Figure 4

(a) The electrical potential map for the Mattauch-Herzog style mass spectrograph used for the particle tracing portion of this work. (b) The magnetic field map for the same. (c) (i) Characteristic particle tracing paths for particles of masses 20, 40, 75, 100, 150, 200, 300, 400, 500 m/z. (ii) A zoom in of the spatially distributed ions leaving the coded aperture object plane. The central green paths from particles created on the optical axis, with the upper red and lower blue paths from particles created at + or – 1150 μm. (iii) Close up of the detector plane, illustrating the double-focusing properties of the Mattauch-Herzog geometry and the ability to resolve a spatially distributed pattern of ions passed through the system to first order. Note that the pattern flips during its passage through the magnetic sector. (Color Online)

The initial distribution of particles shown in Figure 5a pass through the electric and magnetic fields generated in COMSOL Figure 4a and b and produce the ion distribution shown in Figure 5b. Comparing the simulated detector output from the transfer matrix method in Figure 2b and the COMSOL/C# simulation, we see that the predicted demagnification of the pattern is not as substantial in the COMSOL/C# simulation as in the transfer matrix method. Additionally, there is a non-uniform distortion across the pattern that was not present in the transfer matrix method pattern. These effects are likely due to the fringing fields at the entrance and exit of the electric sector, which were not accounted for in the results presented in Figure 2. This mild pattern distortion can be readily accounted for in the forward model of the system used in the deconvolution and reconstruction of the coded aperture spectra, as previously described in detail and shown experimentally [1, 2].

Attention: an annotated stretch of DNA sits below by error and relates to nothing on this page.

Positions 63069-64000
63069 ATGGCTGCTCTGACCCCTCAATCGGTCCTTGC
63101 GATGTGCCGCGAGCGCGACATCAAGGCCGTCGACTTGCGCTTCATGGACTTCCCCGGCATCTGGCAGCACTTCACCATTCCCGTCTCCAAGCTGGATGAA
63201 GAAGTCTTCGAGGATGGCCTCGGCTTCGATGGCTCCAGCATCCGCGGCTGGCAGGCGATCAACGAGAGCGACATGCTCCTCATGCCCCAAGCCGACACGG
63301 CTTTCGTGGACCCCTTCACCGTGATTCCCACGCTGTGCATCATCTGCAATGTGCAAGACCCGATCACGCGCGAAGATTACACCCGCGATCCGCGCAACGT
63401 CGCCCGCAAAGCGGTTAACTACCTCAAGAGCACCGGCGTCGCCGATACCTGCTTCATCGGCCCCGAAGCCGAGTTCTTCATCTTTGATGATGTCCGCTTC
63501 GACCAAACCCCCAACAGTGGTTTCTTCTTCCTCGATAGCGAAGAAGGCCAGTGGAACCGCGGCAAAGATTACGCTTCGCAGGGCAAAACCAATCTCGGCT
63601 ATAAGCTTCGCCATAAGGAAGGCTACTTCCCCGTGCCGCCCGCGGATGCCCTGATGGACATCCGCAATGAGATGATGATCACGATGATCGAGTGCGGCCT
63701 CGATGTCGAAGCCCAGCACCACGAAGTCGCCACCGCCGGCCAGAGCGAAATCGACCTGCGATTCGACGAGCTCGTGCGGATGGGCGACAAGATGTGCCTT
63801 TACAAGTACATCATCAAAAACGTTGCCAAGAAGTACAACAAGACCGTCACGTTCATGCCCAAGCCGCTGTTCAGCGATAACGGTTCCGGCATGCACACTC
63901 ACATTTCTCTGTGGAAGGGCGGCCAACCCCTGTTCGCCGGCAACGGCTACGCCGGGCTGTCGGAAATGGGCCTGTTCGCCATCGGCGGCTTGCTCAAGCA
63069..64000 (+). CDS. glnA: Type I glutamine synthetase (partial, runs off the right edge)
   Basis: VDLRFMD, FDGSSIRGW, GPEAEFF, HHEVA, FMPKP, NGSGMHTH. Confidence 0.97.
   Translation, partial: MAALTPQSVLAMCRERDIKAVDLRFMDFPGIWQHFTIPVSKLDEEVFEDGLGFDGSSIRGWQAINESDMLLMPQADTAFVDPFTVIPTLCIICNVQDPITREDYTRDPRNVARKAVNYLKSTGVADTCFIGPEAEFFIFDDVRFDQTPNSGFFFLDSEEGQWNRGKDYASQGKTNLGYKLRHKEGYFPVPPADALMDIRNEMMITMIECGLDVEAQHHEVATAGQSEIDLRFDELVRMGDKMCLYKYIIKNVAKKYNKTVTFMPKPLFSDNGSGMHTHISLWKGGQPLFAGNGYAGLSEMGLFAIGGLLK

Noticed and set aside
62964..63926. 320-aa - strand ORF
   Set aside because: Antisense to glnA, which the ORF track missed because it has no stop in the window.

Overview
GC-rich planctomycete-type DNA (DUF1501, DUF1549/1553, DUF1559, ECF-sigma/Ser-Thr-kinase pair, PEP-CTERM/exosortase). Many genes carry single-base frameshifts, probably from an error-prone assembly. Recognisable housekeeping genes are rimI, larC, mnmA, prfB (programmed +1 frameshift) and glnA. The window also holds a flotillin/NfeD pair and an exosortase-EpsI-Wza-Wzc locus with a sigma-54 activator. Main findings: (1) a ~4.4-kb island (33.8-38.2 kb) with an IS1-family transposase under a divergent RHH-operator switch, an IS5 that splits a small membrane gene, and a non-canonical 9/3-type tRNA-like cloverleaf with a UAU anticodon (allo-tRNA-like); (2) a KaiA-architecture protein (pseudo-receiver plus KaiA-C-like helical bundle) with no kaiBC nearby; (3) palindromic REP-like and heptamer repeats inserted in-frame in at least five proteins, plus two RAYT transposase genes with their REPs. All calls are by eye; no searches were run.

Figure 5

(a) Initial ion distribution across the object plane to be passed through the particle tracing simulation. (b) Expected ion distribution on the detector plane for Ar+1 (40 m/z) after passing through the particle tracing simulation. One million ions were simulated with an energy of 800 ± 8 eV from a point source 4 cm behind the aperture and a bin size of 24 μm was used for plotting the histograms. We observe the coded aperture pattern experiences a small demagnification and a non-uniform distortion across its expanse, but remains clearly resolvable on a detector with 24 μm pitch spacing, such as the one used for the experimental portion of this work [31]